We all have certain boundaries in our lives. They will differ from person to person, not only in terms of where the lines are drawn, but whether they are drawn at all.
Some people know exactly what they’ll do in every situation they could possibly encounter but others will not draw their boundary lines until they face the issue that needs to be decided upon.
But isn’t this only natural? Surely we only find our limits and the actions we are comfortable carrying out by encountering new situations? There are going to gaps in our boundaries until we find ourselves at one of the gaps and need to fill it in, that’s how it works isn’t it?
Well, many people do work like this, though I’d suggest it may not work very well for them.
I believe there’s a much better way: knowing all your boundaries by deciding them in advance is a powerful way of protecting yourself before you have to face a difficult or tempting decision and I hope to show you why.
We are probably aware of the sexual boundaries we have as we are often tempted to cross them in our society today.
Most of us will have thought at some point about what we consider to be acceptable sexually and then tried our best not to cross these lines. In some cases we may have had the wisdom to draw the line long before the temptation encouraged us to cross it, but in other cases it’s likely we only really thought about whether to do something or not at the instant the opportunity presented itself to us.
Of course, it’s not just in the area of sex that we need to decide upon boundaries.
There are many moral and ethical issues, a variety of social and relational situations and hundreds of legal and biblical scenarios in which we must decide what we consider to be right or wrong.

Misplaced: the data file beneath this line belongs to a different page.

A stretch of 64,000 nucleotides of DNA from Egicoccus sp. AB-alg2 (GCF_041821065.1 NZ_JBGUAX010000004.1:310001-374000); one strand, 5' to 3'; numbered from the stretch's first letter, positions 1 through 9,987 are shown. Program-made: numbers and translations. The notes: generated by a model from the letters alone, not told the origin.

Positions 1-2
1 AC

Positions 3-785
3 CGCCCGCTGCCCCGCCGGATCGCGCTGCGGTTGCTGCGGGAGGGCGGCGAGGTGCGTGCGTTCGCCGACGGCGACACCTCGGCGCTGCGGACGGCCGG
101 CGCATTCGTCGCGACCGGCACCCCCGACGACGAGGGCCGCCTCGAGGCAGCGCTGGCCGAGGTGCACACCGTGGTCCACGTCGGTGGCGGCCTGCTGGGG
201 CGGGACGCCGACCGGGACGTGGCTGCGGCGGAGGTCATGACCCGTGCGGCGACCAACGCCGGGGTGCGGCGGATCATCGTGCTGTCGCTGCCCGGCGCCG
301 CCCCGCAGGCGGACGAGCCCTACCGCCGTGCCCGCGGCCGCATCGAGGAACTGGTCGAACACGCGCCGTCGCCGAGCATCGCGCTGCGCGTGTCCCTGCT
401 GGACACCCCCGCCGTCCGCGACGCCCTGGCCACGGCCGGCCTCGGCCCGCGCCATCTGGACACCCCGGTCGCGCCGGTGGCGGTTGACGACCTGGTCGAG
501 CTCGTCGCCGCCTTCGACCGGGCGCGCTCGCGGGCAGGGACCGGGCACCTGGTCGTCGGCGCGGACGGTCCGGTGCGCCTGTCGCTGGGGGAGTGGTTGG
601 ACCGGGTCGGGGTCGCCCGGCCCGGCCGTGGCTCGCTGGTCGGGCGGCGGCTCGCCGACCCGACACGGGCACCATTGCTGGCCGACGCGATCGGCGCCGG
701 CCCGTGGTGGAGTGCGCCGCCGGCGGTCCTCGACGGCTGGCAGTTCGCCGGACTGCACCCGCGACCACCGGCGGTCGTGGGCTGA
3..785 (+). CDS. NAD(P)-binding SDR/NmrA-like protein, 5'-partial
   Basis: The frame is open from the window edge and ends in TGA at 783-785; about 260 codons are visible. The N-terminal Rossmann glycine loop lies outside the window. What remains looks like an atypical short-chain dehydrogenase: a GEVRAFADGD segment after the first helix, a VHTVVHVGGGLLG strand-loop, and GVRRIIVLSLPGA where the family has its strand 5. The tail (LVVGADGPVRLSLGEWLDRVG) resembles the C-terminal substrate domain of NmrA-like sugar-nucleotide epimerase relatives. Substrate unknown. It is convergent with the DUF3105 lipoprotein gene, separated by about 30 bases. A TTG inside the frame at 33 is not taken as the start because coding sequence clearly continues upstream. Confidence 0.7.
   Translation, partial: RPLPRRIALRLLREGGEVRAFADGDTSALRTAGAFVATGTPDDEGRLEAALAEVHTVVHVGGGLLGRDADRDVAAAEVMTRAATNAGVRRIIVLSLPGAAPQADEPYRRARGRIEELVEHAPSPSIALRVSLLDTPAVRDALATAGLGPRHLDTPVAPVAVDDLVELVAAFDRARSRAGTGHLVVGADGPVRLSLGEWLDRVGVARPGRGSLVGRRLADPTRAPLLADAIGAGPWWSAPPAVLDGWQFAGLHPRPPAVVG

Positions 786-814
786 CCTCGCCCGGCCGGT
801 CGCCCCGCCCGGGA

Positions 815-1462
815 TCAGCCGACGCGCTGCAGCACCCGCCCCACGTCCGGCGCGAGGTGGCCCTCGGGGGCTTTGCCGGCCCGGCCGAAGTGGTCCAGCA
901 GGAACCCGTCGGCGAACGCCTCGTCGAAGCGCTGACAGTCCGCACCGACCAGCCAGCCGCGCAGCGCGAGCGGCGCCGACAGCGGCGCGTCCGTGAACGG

Take Time to Think
From the largest life changing conundrums to the smallest seemingly insignificant day-to-day choices, it’s always better to think about things in advance.
In the clear light of day when we are alert, detached from the situation and unaffected by all the emotional and relational pressures of a particular issue, this is the best time to think about what we should do in one scenario and why that’s the best course of action.
We don’t always have this luxury, of course, but it’s far better to have thought about what guiding principles we made our decisions by and how they apply to the many things we may face as time ticks by. The alternative is to wait for them to confront us with shocking suddenness (often with no warning at all) and then try and engage in some kind of intense intellectual exercise, all while dealing with the issue and the difficulties it brings.
When a decision requires a quick response, or when a situation evokes strong feelings or emotions that can obscure our judgements, we can end up wishing we had thought about things beforehand.
It is at those moments we wish we had more time to think. The reality is however, that we have plenty of time – and that time is now.
If you haven’t yet thought about what you’d do in a particular situation, let me encourage you to spend some time doing that now.
Think about how you should react and why. Decide now, so that when something appears before you, or some thought pops into your head, when an opportunity presents itself or a possibility in terms of word or deed suddenly arises, you will know already what is right to do. You won’t be swayed by anything else that comes along with it.
You’ll know in advance where you’ve drawn the boundary lines, you’ll be confident in the reason for drawing those lines, and most importantly, you’ll stick to them… or at least you’ll be much better prepared for doing so.
[Continue this series: Part Two]